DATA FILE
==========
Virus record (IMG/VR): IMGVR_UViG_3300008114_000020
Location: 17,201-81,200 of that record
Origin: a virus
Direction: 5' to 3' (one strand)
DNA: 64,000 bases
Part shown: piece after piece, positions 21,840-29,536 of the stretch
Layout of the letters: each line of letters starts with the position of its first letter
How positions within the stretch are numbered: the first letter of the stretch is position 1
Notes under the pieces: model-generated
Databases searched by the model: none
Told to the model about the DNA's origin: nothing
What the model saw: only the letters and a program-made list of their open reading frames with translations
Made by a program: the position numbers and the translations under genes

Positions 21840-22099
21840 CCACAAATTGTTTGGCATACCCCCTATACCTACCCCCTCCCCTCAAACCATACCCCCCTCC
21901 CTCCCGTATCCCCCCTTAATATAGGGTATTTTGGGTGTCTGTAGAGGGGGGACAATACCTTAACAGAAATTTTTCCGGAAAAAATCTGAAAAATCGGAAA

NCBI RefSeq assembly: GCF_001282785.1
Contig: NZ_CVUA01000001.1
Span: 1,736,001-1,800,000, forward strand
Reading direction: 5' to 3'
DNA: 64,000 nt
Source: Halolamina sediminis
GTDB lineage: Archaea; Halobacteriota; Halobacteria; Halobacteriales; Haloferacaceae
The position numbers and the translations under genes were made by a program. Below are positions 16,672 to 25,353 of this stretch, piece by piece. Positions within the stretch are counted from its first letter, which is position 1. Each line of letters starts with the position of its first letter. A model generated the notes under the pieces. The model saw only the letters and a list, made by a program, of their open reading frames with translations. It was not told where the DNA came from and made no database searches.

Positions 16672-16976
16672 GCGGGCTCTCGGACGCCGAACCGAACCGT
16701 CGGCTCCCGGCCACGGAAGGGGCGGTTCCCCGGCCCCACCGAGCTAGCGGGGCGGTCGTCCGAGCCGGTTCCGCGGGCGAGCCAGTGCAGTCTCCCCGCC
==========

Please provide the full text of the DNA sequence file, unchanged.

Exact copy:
Virus record (IMG/VR): IMGVR_UViG_3300008114_000020
Location: 17,201-81,200 of that record
Origin: a virus
Direction: 5' to 3' (one strand)
DNA: 64,000 bases
Part shown: piece after piece, positions 21,840-29,536 of the stretch
Layout of the letters: each line of letters starts with the position of its first letter
How positions within the stretch are numbered: the first letter of the stretch is position 1
Notes under the pieces: model-generated
Databases searched by the model: none
Told to the model about the DNA's origin: nothing
What the model saw: only the letters and a program-made list of their open reading frames with translations
Made by a program: the position numbers and the translations under genes

Positions 21840-22099
21840 CCACAAATTGTTTGGCATACCCCCTATACCTACCCCCTCCCCTCAAACCATACCCCCCTCC
21901 CTCCCGTATCCCCCCTTAATATAGGGTATTTTGGGTGTCTGTAGAGGGGGGACAATACCTTAACAGAAATTTTTCCGGAAAAAATCTGAAAAATCGGAAA

NCBI RefSeq assembly: GCF_001282785.1
Contig: NZ_CVUA01000001.1
Span: 1,736,001-1,800,000, forward strand
Reading direction: 5' to 3'
DNA: 64,000 nt
Source: Halolamina sediminis
GTDB lineage: Archaea; Halobacteriota; Halobacteria; Halobacteriales; Haloferacaceae
The position numbers and the translations under genes were made by a program. Below are positions 16,672 to 25,353 of this stretch, piece by piece. Positions within the stretch are counted from its first letter, which is position 1. Each line of letters starts with the position of its first letter. A model generated the notes under the pieces. The model saw only the letters and a list, made by a program, of their open reading frames with translations. It was not told where the DNA came from and made no database searches.

Positions 16672-16976
16672 GCGGGCTCTCGGACGCCGAACCGAACCGT
16701 CGGCTCCCGGCCACGGAAGGGGCGGTTCCCCGGCCCCACCGAGCTAGCGGGGCGGTCGTCCGAGCCGGTTCCGCGGGCGAGCCAGTGCAGTCTCCCCGCC